Riding has an undeniable charm and thrill. But there’s always danger lurking close by, and the statistics are grim and indisputable. When motorcycles are in accidents, riders usually get hurt and, in some instances, loss their life. In fact, at the very least, we are 35 times more likely to perish in a traffic crash than people in cars. Despite this, the exhilaration of the ride keeps us coming back for more. Even enough to make you wonder — where is the safest place to ride a motorcycle?
The top three places to safely ride a motorcycle are off-road trails, race tracks, and on highways. On the road, and in comparison to city streets, highways are significantly safer, even though the higher speeds might make them seem more risky. The truth is that barely 1 in 1,000 accidents happen at speeds more than 86 mph. Being able to ride at faster speeds often allows you to react more quickly to potentially dangerous situations, preventing many crashes. To further enhance your safety, it’s best to ride in the leftmost third of the lane.
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Place Patterns on Motorcycle Crashes
A tragic scene unfolds on Washington State Route 161 as a severely damaged black Honda Rebel 300 motorcycle lays overturned by the curb. The rider, who was heading north on the highway, had their life tragically cut short when a driver suspected of DUI made an illegal left turn on a red light at the Enchanted Park intersection, colliding with the motorcyclist. Despite being within the speed limit, the rider found themselves in an unfortunate and dangerous situation that ultimately led to their untimely death.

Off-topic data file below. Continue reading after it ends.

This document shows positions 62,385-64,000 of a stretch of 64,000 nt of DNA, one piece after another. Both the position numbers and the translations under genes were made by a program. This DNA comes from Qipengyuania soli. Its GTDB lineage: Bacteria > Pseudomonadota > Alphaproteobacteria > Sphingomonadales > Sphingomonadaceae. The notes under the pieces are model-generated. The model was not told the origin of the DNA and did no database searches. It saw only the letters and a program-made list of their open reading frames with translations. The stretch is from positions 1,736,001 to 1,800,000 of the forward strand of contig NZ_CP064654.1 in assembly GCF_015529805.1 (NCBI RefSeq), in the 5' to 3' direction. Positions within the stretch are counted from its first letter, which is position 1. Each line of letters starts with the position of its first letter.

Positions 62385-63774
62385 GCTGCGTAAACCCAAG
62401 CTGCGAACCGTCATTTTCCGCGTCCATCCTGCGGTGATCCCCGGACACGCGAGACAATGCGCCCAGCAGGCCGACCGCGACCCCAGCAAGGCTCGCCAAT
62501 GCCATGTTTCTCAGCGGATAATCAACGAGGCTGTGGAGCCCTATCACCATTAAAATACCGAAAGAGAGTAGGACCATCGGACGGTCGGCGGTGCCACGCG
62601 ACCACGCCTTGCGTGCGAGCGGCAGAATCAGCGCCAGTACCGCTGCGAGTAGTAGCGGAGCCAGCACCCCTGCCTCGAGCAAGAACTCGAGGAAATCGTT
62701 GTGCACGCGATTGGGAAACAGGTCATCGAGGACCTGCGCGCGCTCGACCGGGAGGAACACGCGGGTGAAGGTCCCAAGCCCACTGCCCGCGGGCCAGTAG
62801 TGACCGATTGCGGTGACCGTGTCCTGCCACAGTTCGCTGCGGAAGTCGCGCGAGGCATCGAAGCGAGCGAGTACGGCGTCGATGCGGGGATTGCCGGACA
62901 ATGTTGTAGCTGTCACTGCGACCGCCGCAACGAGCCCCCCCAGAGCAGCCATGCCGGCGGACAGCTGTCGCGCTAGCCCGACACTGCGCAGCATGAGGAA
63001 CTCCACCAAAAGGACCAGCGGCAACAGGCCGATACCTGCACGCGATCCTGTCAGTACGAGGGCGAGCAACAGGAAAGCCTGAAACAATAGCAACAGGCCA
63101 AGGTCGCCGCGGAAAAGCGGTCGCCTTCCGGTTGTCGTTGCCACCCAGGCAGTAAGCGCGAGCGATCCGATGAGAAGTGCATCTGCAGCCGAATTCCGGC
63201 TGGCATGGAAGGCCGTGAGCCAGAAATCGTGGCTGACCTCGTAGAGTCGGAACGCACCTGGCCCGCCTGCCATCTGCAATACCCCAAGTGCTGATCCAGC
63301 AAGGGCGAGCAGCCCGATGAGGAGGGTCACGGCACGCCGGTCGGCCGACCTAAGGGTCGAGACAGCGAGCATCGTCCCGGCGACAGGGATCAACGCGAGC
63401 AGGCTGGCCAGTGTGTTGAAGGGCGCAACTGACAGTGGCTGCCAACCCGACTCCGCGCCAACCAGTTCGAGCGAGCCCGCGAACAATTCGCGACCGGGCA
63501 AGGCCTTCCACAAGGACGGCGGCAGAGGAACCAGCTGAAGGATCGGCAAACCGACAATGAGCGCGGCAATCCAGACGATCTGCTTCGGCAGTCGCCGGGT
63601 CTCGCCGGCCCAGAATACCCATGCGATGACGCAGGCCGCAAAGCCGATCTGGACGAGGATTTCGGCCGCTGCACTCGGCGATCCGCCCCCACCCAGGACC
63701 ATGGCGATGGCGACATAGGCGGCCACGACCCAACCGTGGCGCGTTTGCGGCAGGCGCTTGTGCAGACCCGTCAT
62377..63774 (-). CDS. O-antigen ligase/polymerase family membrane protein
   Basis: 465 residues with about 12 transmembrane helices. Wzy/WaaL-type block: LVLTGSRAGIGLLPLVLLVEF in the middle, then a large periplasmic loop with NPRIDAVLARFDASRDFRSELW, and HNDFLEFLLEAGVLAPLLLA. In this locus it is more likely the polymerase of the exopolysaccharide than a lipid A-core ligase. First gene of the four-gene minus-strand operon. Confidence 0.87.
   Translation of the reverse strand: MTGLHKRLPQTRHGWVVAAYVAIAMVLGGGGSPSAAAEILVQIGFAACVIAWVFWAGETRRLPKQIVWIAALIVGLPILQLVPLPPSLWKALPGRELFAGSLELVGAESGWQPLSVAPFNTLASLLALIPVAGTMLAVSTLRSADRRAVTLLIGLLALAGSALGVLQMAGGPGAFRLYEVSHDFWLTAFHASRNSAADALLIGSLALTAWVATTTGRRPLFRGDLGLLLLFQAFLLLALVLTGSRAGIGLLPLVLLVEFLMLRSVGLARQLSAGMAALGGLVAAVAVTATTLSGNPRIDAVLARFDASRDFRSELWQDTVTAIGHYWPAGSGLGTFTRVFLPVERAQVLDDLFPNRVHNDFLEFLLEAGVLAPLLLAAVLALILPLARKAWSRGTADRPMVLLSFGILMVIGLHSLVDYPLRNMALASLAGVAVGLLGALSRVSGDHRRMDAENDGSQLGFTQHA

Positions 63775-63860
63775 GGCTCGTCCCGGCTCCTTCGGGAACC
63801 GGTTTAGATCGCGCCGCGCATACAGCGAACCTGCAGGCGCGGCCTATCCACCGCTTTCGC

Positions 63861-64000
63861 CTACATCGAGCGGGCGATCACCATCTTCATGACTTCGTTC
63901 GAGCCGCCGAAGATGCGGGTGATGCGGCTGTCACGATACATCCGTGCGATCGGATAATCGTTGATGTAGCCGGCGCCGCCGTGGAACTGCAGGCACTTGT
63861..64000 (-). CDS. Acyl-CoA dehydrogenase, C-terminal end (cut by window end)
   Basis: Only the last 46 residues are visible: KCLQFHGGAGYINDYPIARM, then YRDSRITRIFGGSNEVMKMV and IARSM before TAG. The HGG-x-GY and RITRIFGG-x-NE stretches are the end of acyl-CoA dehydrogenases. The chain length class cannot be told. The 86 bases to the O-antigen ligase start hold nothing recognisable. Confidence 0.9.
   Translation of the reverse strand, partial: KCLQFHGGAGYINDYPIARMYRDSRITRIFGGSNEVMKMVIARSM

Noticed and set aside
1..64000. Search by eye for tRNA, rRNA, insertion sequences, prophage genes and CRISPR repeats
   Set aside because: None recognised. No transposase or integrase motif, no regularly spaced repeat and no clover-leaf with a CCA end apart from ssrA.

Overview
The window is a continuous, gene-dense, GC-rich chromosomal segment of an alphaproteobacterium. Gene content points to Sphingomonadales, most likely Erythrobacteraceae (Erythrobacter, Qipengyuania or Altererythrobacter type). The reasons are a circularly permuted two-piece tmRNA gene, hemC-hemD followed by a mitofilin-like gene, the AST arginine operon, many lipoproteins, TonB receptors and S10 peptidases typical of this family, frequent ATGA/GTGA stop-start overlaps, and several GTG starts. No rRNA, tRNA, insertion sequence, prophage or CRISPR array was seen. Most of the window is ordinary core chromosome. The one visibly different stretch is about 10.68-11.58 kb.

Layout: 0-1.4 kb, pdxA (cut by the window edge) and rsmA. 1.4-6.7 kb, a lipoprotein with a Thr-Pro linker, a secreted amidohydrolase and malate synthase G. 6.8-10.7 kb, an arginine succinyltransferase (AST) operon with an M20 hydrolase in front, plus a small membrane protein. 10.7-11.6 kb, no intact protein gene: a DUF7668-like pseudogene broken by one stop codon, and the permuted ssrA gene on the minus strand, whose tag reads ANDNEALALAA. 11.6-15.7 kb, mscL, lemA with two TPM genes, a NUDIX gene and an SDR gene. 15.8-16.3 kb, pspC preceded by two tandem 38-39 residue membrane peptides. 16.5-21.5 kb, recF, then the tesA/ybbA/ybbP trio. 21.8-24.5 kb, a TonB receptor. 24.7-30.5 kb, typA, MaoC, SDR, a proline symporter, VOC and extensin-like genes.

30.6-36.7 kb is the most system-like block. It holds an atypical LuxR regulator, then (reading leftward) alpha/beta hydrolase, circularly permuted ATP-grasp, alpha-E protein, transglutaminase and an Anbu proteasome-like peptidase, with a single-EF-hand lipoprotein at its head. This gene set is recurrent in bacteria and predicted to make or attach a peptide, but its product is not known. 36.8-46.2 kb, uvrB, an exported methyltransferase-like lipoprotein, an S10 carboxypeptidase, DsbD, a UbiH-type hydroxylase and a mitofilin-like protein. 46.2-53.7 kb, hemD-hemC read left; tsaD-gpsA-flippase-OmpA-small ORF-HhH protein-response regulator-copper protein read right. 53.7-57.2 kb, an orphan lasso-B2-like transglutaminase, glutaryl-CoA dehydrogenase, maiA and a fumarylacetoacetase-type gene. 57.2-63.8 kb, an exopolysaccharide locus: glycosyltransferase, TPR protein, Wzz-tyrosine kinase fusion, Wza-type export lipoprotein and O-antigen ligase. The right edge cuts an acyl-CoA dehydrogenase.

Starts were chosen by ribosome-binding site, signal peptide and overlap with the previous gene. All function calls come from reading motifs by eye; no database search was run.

Let’s take a closer look at the facts on such unfortunate scenarios…
While motorcycle crashes are common, several studies have put together data showing where most accidents occur:
1. Rural vs. Urban Locations
Depending on land use, state highway departments, with the approval of the Federal Highway Administration (FWHA), delimit certain roadways as urban. Roads outside these bounds are characterized as rural with reduced traffic and fewer stops and intersections. We want to see the distribution of accidents between rural and urban roads i.e., city streets versus the wide-open stretches of back country roads to determine which are safer to ride.
Overall and Rural vs. Urban Annual Road Accident Fatalities and Fatalities Per 100 Million Vehicle Miles Traveled (VMT) Between 2013 and 2022
|Year||Rural Fatalities||Rural Fatality Rate (per 100M VMT)||Urban Fatalities||Urban Fatality Rate (per 100M VMT)||Overall Fatalities||Overall Fatality Rate (per 100M VMT)|
Source: (FARS) Fatality Analysis Reporting System 2011–2019 Final File, 2020 Annual Report File (ARF)
The data shows a slight dip in rural road accident fatalities from 17,769 in 2013 to 16,665 in 2022 representing a 6% decrease while urban casualties rose by a staggering 49% from 14,575 to 21,650 during the same period.
From this standpoint, it might appear like that urban roads are more risky, but this perception changes when we factor in the higher volume of traffic (Vehicle Miles Traveled) in urban areas compared to rural areas. The “per million vehicle miles traveled” metric allows for a fair comparison by accounting for the lower traffic levels in rural settings. This way, we can compare apples to apples and have a clearer understanding of the dangers of driving on urban and rural roads.